The majority said OSHA still has the authority to regulate occupation-related risks to COVID-19, such as in crowded or cramped environments, thus hinting that a narrower rule incorporating these considerations might win more support.
“Where the virus poses a special danger because of the particular features of an employee’s job or workplace, targeted regulations are plainly permissible,” the opinion says.
The three dissenting justices–Stephen Breyer, Elena Kagan, and Sonia Sotomayor–denounced the majority ruling, saying it was “contravening clear legal principles” and inhibiting the nation’s response to the COVID-19 pandemic. It noted OSHA’s estimates that the rule would prevent an 250,000 hospitalizations and 6,500 deaths, and also cited the recent surge in COVID-19 infections resulting from the Omicron variant.
“It is perverse, given these circumstances, to read the [Occupational Safety and Health] Act’s grant of emergency powers in the way the majority does— as constraining OSHA from addressing one of the gravest workplace hazards in the agency’s history,” the dissent reads.
The emergency temporary standard includes a lengthy rationale for the need for COVID-19 vaccination policies. The three justices said the rule demonstrates how the pandemic fits the definition of a “grave danger” and why the standard is needed to help fight the spread of the virus in workplace environments. The dissent also said the rule is not a mandate, since it allows exemptions and allows workers to forgo vaccination in favor of weekly testing.
The dissent further argues that the law does not dictate that OSHA cannot issue workforce regulations for hazards that exist outside the workforce, comparing the standard to regulations addressing issues such as fire and electrical risks. The justices also said that OSHA has previously issued rules that apply to all or most workplaces as well as regulations on infectious diseases, including ones facilitating vaccination.
“When we are wise, we know enough to defer on matters like this one. When we are wise, we know not to displace the judgments of experts, acting within the sphere Congress marked out and under Presidential control, to deal with emergency conditions. Today, we are not wise,” the dissent declares. “In the face of a still-raging pandemic, this Court tells the agency charged with protecting worker safety that it may not do so in all the workplaces needed.”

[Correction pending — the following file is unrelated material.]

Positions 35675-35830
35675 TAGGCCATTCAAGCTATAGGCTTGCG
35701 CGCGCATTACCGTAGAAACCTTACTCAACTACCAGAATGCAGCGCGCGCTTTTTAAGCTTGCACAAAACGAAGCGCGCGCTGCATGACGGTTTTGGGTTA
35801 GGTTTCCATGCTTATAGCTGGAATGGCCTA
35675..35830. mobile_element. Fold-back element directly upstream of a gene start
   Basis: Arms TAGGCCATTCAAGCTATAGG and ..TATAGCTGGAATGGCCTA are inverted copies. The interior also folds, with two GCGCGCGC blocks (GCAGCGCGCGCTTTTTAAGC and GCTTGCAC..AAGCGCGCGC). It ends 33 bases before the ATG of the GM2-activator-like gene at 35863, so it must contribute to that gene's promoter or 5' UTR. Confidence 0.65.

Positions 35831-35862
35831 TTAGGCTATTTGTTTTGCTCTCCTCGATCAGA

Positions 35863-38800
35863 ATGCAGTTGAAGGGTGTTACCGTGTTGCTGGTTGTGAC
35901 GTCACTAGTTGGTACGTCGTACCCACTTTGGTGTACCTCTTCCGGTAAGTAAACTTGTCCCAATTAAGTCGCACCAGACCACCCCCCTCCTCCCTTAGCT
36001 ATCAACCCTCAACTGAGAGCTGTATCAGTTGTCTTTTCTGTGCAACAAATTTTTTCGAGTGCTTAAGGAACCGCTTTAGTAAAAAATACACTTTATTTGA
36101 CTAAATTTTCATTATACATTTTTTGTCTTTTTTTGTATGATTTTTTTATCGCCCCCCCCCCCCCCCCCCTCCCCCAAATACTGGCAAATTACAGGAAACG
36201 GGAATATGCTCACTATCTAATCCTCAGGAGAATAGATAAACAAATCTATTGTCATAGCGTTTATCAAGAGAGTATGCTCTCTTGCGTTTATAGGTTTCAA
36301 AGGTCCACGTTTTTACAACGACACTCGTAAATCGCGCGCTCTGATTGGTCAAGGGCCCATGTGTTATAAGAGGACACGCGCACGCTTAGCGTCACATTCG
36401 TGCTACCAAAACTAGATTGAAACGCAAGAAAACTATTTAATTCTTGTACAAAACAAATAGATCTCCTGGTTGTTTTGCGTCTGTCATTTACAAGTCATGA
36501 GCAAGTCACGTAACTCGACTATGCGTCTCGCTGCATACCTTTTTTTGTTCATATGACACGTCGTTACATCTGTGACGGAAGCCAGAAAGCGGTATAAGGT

The National Federation of Independent Business, one of the lead parties in the lawsuit challenging the emergency temporary standard, praised the Supreme Court’s ruling.
“Today’s decision is welcome relief for America’s small businesses, who are still trying to get their business back on track since the beginning of the pandemic,” said Karen Harned, Executive Director of NFIB’s Small Business Legal Center. “As small businesses try to recover after almost two years of significant business disruptions, the last thing they need is a mandate that would cause more business challenges.”
Secretary of Labor Marty Walsh stood by the standard, saying it was “based on science and data that show the effectiveness of vaccines against the spread of coronavirus and the grave danger faced by unvaccinated workers.” He said OSHA will evaluate other options to establish protections in the workforce against COVID-19.
“I am disappointed in the court’s decision, which is a major setback to the health and safety of workers across the country,” said Walsh. “OSHA stands by the Vaccination and Testing Emergency Temporary Standard as the best way to protect the nation’s workforce from a deadly virus that is infecting more than 750,000 Americans each day and has taken the lives of nearly a million Americans.”
The state of vaccine rules
Employers have been coping with seesawing legal decisions on COVID-19 vaccination and testing, and the issue has been further complicated by the patchwork of rules on this issue. Some state governors have pursued an aggressive vaccination strategy, including rules in Connecticut requiring employees, contractors, and volunteers in several industries to be vaccinated unless they have received a medical or religious exemption. Other governors have issued executive orders explicitly barring businesses from requiring COVID-19 vaccines as a condition of employment.
While many employers voluntarily established their own COVID-19 vaccination policies, the Supreme Court decision will likely sour some employers on taking this step. A Willis Towers Watson survey found that 57 percent of employers were planning to establish vaccination rules at their workplace, but that this included 32 percent who would only do so if the OSHA rule went into effect.
Walsh encouraged employers to continue to require workers to get vaccinated or test weekly for COVID-19 to help stem workplace infections. OSHA’s guidance on this issue says it is designed to protect unvaccinated and otherwise at-risk employees from contracting the virus.
The Connecticut Business & Industry Association says Connecticut employers still have the right to establish their own COVID-19 vaccination requirements with exemptions permitted for medical or religious reasons. The organization says any such rules may need to be negotiated with unions in some cases.